St. Nikodemos of the Holy Mountain, in his interpretation of the 64th canon of the Holy Apostles, says the following:
Fasting is one thing, and leaving off fasting is another thing, and abolishing fasting is still another thing. Thus, fasting, properly speaking, is complete abstinence from food of all kinds, or even when one eats but once a day, about the ninth hour, dry food, or, more explicitly speaking, plain bread and water alone. Leaving off fasting is when one eats before the ninth hour, even though it be merely figs, or merely currants or raisins, or anything else of this kind; or if, besides bread and water, he should eat also some kinds of frugal and cheap comestibles, such as, for instance, legumes, wine, olive oil, or shellfish. Abolishing fasting, on the other hand, is when one eats of all foodstuff’s, including meat, say, and fish, and milk, and cheese, and the rest.
At the link below, Met Kallistos (Ware) describes the common Lenten Fast kept by local Orthodox churches throughout the world:http://aocm-portmatilda.org/fasting.html
St. Gregory Palamas, in one of his Lenten homilies, speaks of the fast of one meal a day, taken in the evening, as being standard for the laity of his day, and that this rule was easy enough that all should be able to follow this practice unless prohibited by poor health. If someone claimed to not be able to keep the fast due to poor health, however, he insisted that such a person be sent to a pious physician to verify this claim and would not simply take a person’s word for it. In principle, the fast of one meal per day, taken after the ninth hour (3pm), should be followed by all Orthodox. In practice, most probably only abstain from certain foods on fast days (meat and dairy) and probably do not limit quantity. If “most” or “many” don’t do what is proper, however, that is of little consequence before God. We will all have to answer for our own obedience or lack thereof, and what the majority does or does not do will be of little help at the Judgment.
In the Orthodox Church, fasting is inseparable from prayer and participation in the Holy Mysteries. When and how to fast correctly in the Orthodox Church is extremely difficult to memorize, since some fast periods allow fish and/or wine and oil on certain days, some days are strict fast days when no food should be taken, some weeks there is no fasting, etc. For this reason, the best guide for fasting is the liturgical calendar. If one is not fasting liturgically, following the liturgical life of the Church and participating in its mysteries, such a fast can hardly be called Orthodox or Christian.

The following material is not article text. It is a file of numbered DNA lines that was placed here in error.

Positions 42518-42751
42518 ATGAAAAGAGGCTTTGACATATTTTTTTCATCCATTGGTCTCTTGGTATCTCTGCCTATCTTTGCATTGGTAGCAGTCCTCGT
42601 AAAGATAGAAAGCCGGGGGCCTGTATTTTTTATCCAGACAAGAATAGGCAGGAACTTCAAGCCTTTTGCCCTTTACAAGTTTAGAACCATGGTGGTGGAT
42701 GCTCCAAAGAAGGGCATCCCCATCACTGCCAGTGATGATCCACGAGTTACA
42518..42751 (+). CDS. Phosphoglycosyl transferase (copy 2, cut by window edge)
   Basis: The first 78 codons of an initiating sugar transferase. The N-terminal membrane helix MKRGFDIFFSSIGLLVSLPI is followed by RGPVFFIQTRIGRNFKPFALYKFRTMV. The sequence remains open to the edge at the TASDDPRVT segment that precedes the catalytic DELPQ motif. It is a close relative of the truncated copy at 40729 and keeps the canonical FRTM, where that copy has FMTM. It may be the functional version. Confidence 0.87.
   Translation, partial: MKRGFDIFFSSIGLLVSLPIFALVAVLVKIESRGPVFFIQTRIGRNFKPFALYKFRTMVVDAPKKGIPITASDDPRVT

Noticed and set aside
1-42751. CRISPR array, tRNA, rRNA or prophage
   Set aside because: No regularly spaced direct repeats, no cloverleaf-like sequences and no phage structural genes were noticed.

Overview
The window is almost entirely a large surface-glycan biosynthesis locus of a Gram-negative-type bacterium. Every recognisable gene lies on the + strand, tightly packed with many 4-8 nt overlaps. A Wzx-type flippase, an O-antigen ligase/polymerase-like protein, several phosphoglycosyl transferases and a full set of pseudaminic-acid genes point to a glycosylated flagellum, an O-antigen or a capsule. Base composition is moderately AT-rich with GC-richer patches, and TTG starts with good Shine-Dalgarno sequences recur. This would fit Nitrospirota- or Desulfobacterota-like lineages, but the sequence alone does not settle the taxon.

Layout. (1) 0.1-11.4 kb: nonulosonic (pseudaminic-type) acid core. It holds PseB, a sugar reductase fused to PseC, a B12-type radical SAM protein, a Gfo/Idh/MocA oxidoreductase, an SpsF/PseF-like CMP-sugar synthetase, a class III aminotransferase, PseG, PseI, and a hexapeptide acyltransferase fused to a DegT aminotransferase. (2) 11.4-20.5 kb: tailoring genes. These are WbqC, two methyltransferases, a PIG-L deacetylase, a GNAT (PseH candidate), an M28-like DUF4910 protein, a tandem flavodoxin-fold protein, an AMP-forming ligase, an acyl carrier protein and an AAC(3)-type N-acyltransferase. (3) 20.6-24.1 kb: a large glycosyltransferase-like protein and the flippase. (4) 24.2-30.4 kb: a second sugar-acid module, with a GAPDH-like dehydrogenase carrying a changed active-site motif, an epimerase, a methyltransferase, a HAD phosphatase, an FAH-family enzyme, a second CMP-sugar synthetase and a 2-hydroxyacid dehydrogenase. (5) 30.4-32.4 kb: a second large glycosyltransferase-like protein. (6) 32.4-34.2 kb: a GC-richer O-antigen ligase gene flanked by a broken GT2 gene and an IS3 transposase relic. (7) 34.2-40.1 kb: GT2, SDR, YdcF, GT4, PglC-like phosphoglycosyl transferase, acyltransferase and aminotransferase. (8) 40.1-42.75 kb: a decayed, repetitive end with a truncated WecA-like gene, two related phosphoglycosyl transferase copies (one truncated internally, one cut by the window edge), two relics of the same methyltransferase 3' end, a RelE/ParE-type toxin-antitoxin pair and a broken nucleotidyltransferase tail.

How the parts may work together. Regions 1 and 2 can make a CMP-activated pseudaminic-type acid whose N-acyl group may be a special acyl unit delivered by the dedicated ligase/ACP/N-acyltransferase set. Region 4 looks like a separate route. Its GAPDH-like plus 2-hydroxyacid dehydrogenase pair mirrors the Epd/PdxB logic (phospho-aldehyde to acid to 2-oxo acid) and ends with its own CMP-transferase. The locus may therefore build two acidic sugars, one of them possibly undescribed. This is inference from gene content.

Regarding water, this is rarely restricted even in the most ascetical monasteries and sketes.
Concerning the role of the spiritual father, fasting must be linked with obedience or else it can lead to pride and demonic delusion. As the Fathers remind us constantly, the demons fast perfectly and yet this does not make them holy. Fasting under obedience links fasting with humility and as such may be pleasing to God. Anyone can abstain from food, and such abstinence does not necessarily profit the soul if it is not linked with humility, obedience, the Mysteries of the Church, prayer, and the giving of alms. If a person is weak, a spiritual father may allow a person to relax their fast in order that they not fall into despair, with the hope that the person will grow in strength over time. With those who think they are strong, a spiritual father may relax the fast if a person seems to be becoming proud of “his accomplishment”. If a person is keeping the eating regulations perfectly, and yet is critical of others, judgmental, or indulging in carnal sins, then something is terribly wrong. A spiritual father is essential for helping a person apply the tools of the Church properly for the healing of the soul.